Place: Chamberlin 5280 (Zoom link for those attending online: )
Speaker: Nicholas Roberts, University of Wisconsin-Madison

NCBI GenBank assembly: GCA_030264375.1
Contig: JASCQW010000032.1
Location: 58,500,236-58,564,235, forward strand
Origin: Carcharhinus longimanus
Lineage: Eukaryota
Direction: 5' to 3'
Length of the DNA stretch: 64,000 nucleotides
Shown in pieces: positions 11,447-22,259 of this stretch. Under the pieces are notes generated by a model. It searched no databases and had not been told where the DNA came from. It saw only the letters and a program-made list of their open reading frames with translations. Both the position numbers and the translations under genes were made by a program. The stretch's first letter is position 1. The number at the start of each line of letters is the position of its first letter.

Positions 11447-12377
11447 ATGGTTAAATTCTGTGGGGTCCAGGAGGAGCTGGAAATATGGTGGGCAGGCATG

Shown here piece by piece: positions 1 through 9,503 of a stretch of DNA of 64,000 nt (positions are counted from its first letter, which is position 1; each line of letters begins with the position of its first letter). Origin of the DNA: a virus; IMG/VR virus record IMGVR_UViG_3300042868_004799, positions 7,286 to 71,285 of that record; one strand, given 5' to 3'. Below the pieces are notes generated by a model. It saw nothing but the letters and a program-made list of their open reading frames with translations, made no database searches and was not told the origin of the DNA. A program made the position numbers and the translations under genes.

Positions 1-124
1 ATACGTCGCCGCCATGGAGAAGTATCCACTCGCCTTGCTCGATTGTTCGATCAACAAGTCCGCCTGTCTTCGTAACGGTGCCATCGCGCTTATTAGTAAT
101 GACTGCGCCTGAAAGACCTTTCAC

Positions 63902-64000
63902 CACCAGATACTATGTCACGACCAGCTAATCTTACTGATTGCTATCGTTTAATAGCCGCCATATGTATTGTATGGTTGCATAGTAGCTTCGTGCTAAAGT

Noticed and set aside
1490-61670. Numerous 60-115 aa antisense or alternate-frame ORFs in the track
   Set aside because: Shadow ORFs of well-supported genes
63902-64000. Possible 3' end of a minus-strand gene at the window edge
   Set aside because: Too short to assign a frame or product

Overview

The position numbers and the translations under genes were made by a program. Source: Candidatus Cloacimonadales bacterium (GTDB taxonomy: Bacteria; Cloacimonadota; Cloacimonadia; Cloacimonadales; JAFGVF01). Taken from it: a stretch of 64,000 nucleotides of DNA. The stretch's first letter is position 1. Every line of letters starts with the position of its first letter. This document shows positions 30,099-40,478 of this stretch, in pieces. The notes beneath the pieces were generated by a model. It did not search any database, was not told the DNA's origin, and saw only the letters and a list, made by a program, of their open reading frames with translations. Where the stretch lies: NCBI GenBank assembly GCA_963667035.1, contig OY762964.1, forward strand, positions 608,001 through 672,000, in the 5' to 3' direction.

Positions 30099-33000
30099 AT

Abstract: The underlying motivation of automated machine learning, or AutoML, is to automate away tasks which require machine learning (ML) expertise--such that experts in domains other than ML can reap its potential benefits for their problems. These automation efforts are mostly siloed within the machine learning community by their reliance on the tasks or domains which are most familiar to machine learning experts--classification tasks in computer vision or NLP. Unfortunately, this neglects the heavy-tail of tasks and domains that practitioners might care about and directly contradicts a core premise of AutoML: usefulness to non-ML-experts. In this talk, we present two of our recent directions which make progress toward alleviating this issue by expanding into under-explored domains and problem types. In the first half of the talk, we will present a class of search spaces over deep neural network operations which can specialize a given CNN architecture to any domain of interest by generalizing the convolution theorem from signal processing. In the second half of the talk, we will discuss the limitations of weak supervision for semi-automated dataset curation and show how to generalize weak supervision so that it can be applied to any label space equipped with a distance metric, as opposed to categorical labels alone.